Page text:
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Keatah

The reason the Amiga failed.

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I'd not rate Amiga piracy much worse than the likes of C64 or ST.

Me neither.

 

 

Amiga games were generally easier to copy though - the more sophisticated FDC onboard the Amiga made duplicating most schemes much easier, IIRC the Amiga can write out an arbitrary track of data where the ST's controller reserves certain byte values which will generate Sync pulses and overall makes it less flexible.

SOME games were easy to copy. Many were nearly impossible without extra hardware BECAUSE of the better FDC in Paula. For example, Psygnosis commonly used one single huge sector per track, and wrote the track at a slower speed to make the track longer than Paula could write. This was impossible to copy without extra hardware. They also used custom sync marks that many copier programs didn't recognize, meaning they wouldn't even READ the disk much less copy it. And they also timed the sync from the index mark so that even if you could somehow write the track, if it wasn't aligned to the index mark correctly, it would fail. Then some other games also added extra copy protection to the last couple tracks that were impossible for Paula to write, period. Copy protection on Amiga games got really sophisticated very quickly.

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But in general you didn't need to be a cracker to know of the problem. You just needed to visit basically anybody with an Amiga to see his box with dozens of copied Amiga floppies, and one or two originals to mix things up.^^

i didn't say you had to be a cracker to know the problem, just that without the inside knowledge of being in the cracking scene (and you don't have to actually be a cracker to have that knowledge) there's no way to even get close to judging the scale of the problem. So all of those publisher press releases making claims about "for every one disk we sell, X are copied" are either built on what is, essentially, a guess or from information gleaned inside the cracking scene and in both cases those figures are subject to rampant hyperbole because both sides want to give outsiders the idea that the problem is bigger than it was.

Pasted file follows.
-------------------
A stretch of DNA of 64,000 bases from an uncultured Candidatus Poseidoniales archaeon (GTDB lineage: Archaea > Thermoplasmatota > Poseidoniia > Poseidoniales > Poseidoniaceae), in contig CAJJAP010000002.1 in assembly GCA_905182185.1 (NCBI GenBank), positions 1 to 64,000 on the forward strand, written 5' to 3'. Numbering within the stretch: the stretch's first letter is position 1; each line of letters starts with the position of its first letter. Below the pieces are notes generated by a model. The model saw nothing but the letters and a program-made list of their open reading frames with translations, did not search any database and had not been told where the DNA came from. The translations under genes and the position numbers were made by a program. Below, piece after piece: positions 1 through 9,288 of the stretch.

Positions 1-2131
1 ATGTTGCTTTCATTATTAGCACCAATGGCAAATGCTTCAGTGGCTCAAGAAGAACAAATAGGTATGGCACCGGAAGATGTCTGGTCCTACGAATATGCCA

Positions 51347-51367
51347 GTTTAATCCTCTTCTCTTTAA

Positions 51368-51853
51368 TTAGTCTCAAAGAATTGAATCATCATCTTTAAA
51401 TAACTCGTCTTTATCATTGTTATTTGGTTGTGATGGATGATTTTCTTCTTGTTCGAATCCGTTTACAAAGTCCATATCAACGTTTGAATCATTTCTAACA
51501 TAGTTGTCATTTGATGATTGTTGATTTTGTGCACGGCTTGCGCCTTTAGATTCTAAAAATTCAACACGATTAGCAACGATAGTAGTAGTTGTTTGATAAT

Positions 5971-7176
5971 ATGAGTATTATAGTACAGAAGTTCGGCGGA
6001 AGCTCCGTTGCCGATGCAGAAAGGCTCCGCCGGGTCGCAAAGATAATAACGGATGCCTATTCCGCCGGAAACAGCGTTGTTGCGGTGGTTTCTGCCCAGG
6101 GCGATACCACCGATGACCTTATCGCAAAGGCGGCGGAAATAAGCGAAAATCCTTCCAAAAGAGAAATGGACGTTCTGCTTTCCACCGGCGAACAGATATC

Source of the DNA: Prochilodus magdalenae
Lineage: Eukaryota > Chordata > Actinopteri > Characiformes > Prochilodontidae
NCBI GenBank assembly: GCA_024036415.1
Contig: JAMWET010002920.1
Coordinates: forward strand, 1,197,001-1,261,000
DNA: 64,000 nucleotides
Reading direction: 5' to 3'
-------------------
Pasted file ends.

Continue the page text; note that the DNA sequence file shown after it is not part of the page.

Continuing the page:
And just knowing there's some piracy doesn't automatically extrapolate into lots of piracy amongst users or lost sales either; most pirates wouldn't have paid money for the games they were copying in the first place and a percentage of people are always going to be "data pack rats" who are more concerned with collecting and cataloging the games rather than playing them.

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Someone may show to me a System that died due to Softwarepiracy.

The shoe fits much better , if you put the front to the front ;)

The piracy made systems interesting to most customers.

I wonder what makes people think "I did something, so I have to get money for that"?

The most pirated software, you'll find on the PC, but it's still there...

 

The Android Market shows, how it works: Make a free version of your Software. Ask people for paying content or even for a "sponsoring" , if they like it... : It's the youngest Market, and It's the biggest Market on Mobiles.

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When I got my A8, pirating was average, when I received my C64, wow, all the sudden I was offered disc loads of cracked software. Those guys had disc cases full of copied software, I didn't need to buy any new software, all my money went on buying floppies. (Well, still collected original softs for C64 nevertheless)

I was a member of ICPUG (UK), stands for Independent Pet Users Group and one of the top C64 user groups in UK during the 80s, copied discs were distributed shitload.

 

ZX users in UK were the worst, copying was like sky high, those kids copied 1 original game for the whole school. But it never hurt companies like Ocean, Domark or Elite. Software for ZX just kept on coming.